By JC Delgadillo
San Francisco District
LAKE MENDOCINO, Calif. -- In 2005, the National Academies published a report demanding more investment in science, technology, engineering, and mathematics, or STEM, education in America. "Rising Above the Gathering Storm," warned that for the United States to remain alive and kicking in a global economy, the nation's leaders, both public and private, must make STEM-education a priority.
To that end, determined educators like Beth Traub and Jack Gillespie are inspiring the next generation of innovators through their love of math, robotics and zombies.
Traub and Gillespie are the teacher-mentors of the Vallejo High School robotics team named The Zombots.
"We got that name because are first major sponsor owns a funeral home," explained Jack Gillespie, who happens to be married to Lyn Gillespie, the chief of Engineering and Technical Services Division at the U.S. Army Corps of Engineers San Francisco District. No special math or science aptitude is required of students to join The Zombots, just insanity and commitment to the team, quips Gillespie.
But it's not the appeal of zombies rampant in today's popular culture that seems to be attracting teens to the club. Teens like Stephanie Bond, a senior who plans to continue participating in The Zombots throughout her final year in high school despite the tremendous time commitment. Bond and other students have dedicated about 300 hours each to The Zombots this semester alone.
"We warn people, don't join. You'll sign away your soul in blood on paper to the teachers. You'll have no life afterward. You're done, don't do it," she said. "But it's totally worth it."
Traub explains that the team has formed strong bonds over the shared hours of joy and misery building robots and all the business that goes along with supporting the team including website development, seeking sponsors and competing in robotics competitions.
The team has developed several robots including one called Charles, named after the 1980's sitcom Charles in Charge. Just two days into summer vacation, a group of twenty Zombots members deployed Charles at the U.S. Army Corps of Engineers Coyote Dam. The Coyote Dam project was authorized by the Flood Control Act of 1944 and completed in 1958 for purposes of flood risk reduction, water supply, recreation and stream flow regulation. The six million cubic yard dam is compacted earth fill with an impervious core and measures 160 feet high and 3,500 feet long.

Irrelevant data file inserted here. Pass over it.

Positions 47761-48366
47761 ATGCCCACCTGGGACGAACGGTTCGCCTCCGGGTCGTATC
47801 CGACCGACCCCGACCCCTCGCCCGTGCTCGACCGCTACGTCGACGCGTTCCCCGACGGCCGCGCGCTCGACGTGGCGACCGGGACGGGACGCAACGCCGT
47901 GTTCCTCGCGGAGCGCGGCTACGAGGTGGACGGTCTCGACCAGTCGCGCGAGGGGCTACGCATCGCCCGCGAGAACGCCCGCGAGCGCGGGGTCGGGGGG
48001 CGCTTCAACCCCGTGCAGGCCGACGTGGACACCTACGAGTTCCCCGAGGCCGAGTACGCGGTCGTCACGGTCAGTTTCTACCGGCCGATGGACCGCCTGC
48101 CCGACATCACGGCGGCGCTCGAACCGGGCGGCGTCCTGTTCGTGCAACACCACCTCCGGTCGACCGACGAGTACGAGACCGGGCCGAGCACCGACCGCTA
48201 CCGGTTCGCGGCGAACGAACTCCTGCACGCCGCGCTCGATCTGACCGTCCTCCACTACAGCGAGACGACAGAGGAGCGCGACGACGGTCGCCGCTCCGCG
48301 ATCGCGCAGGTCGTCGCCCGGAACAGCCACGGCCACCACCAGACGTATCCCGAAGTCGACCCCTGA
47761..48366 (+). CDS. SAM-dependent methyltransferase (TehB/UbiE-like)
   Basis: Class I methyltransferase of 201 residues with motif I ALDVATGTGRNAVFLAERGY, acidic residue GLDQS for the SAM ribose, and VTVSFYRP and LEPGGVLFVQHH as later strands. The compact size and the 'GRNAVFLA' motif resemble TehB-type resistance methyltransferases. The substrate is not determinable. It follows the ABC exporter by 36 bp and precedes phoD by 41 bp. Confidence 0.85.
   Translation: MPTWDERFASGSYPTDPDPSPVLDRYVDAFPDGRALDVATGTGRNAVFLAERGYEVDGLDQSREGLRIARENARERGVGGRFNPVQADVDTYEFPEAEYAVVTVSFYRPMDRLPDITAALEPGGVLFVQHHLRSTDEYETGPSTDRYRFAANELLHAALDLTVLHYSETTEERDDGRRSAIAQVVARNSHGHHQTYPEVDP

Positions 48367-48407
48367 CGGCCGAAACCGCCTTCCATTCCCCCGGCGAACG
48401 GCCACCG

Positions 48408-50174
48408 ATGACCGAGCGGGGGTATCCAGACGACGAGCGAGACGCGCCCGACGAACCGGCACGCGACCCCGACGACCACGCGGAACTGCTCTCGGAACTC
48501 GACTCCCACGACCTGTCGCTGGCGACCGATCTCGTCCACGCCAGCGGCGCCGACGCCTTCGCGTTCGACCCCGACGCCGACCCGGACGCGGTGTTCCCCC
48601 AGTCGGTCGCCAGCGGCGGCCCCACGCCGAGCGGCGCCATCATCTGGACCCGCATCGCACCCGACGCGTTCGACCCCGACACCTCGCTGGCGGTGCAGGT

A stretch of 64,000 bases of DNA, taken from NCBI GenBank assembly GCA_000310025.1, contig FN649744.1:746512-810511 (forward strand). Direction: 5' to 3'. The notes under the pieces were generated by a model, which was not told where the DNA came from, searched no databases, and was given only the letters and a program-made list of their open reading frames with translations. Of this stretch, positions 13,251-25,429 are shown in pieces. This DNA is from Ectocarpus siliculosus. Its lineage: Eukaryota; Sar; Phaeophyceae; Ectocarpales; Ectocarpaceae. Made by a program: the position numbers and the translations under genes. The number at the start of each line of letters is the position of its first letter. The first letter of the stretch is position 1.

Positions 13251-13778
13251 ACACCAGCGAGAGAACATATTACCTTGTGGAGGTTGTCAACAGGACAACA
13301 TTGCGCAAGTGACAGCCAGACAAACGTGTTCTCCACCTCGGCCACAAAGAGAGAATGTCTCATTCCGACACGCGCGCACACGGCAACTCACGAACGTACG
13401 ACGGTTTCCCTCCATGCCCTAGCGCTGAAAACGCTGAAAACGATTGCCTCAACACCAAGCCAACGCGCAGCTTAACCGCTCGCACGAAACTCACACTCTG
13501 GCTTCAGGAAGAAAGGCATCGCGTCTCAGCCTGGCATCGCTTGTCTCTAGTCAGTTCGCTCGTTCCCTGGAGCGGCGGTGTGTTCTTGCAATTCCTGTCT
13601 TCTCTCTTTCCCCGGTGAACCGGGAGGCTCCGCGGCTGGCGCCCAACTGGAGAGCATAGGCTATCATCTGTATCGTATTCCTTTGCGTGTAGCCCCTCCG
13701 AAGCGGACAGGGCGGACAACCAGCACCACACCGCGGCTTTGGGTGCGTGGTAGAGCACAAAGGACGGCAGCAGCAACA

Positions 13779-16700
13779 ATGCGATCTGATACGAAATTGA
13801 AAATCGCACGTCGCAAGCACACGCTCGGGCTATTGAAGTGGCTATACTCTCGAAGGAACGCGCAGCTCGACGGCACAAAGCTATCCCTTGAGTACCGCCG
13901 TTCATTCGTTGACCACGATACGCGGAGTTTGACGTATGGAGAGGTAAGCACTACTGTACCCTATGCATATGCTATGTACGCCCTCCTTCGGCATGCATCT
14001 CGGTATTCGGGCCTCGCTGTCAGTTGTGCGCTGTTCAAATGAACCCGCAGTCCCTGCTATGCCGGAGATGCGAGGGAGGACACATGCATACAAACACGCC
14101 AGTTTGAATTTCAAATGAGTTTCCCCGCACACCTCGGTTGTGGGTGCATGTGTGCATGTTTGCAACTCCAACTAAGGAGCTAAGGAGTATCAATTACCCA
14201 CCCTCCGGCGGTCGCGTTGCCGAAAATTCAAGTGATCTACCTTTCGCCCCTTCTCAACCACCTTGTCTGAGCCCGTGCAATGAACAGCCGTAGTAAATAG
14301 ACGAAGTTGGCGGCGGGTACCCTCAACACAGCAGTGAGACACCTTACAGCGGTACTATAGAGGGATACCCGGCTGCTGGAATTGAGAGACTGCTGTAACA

The goal was to see if Charles could inspect a toe drain on the Coyote Dam to assess the conditions of the pipe, essentially checking for any degradation, explained Derrick Dunlap, San Francisco District's Operations & Readiness Division deputy.
Charles looks more like a rover than C-3PO and operates a bit like a remote-controlled video borescope used for inspections. The robot weighs about 7 pounds and has a 1/8" thick polycarbonate frame with rugged polypropylene treads on its wheels. Charles is powered by a 7.2 volt battery and has a camera mounted on it that transmits images to a nearby computer.
"We want a device that can crawl up the pipe and provide some data about conditions such as rust, dents, or cracks," Dunlap said. "So we were open to seeing what the kids' robot could do."
The students placed the robot in the pipe, which is at an angle, and began directing it upward through the dark and mucky space. Charles trudged his way up several feet, but after a few starts and stops, students determined that Charles couldn't get enough traction to move upward significantly due to a large amount of sludge in the pipe the robot's treads were not prepared for. Some students appeared dejected, but most offered up ideas for solutions to the traction problem such as adding sharp-edged zip ties to the treads or making the robot heavier.
Mike Dillabough, chief of the San Francisco District's Operations & Readiness Division, said he liked what he was seeing and hearing and invited The Zombots team to return to Coyote Dam in August after some modifications are made to the robot.
As reports urge the need for increased STEM-education in America, robotics team's like The Zombots are inspiring the next generation of innovators to build strong.
"I definitely want to take my experiences here and use them in college and my future career," said Bond. "It's something I find interesting, figuring out how things work, working with my hands, building things and making them work," she said.